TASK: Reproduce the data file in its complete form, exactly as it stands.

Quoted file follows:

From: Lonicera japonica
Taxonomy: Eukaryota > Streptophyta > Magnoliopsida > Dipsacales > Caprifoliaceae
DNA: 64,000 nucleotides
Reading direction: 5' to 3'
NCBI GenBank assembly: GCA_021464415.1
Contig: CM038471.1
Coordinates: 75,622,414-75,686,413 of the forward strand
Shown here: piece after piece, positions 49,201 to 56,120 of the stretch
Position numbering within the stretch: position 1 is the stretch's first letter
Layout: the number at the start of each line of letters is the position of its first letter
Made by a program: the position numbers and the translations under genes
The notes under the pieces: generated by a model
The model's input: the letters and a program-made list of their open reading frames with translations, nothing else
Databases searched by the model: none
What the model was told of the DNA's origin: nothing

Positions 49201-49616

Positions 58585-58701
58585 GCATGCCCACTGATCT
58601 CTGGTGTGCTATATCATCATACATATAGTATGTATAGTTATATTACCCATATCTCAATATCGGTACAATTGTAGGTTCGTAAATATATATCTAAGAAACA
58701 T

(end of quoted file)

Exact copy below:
From: Lonicera japonica
Taxonomy: Eukaryota > Streptophyta > Magnoliopsida > Dipsacales > Caprifoliaceae
DNA: 64,000 nucleotides
Reading direction: 5' to 3'
NCBI GenBank assembly: GCA_021464415.1
Contig: CM038471.1
Coordinates: 75,622,414-75,686,413 of the forward strand
Shown here: piece after piece, positions 49,201 to 56,120 of the stretch
Position numbering within the stretch: position 1 is the stretch's first letter
Layout: the number at the start of each line of letters is the position of its first letter
Made by a program: the position numbers and the translations under genes
The notes under the pieces: generated by a model
The model's input: the letters and a program-made list of their open reading frames with translations, nothing else
Databases searched by the model: none
What the model was told of the DNA's origin: nothing

Positions 49201-49616

Positions 58585-58701
58585 GCATGCCCACTGATCT
58601 CTGGTGTGCTATATCATCATACATATAGTATGTATAGTTATATTACCCATATCTCAATATCGGTACAATTGTAGGTTCGTAAATATATATCTAAGAAACA
58701 T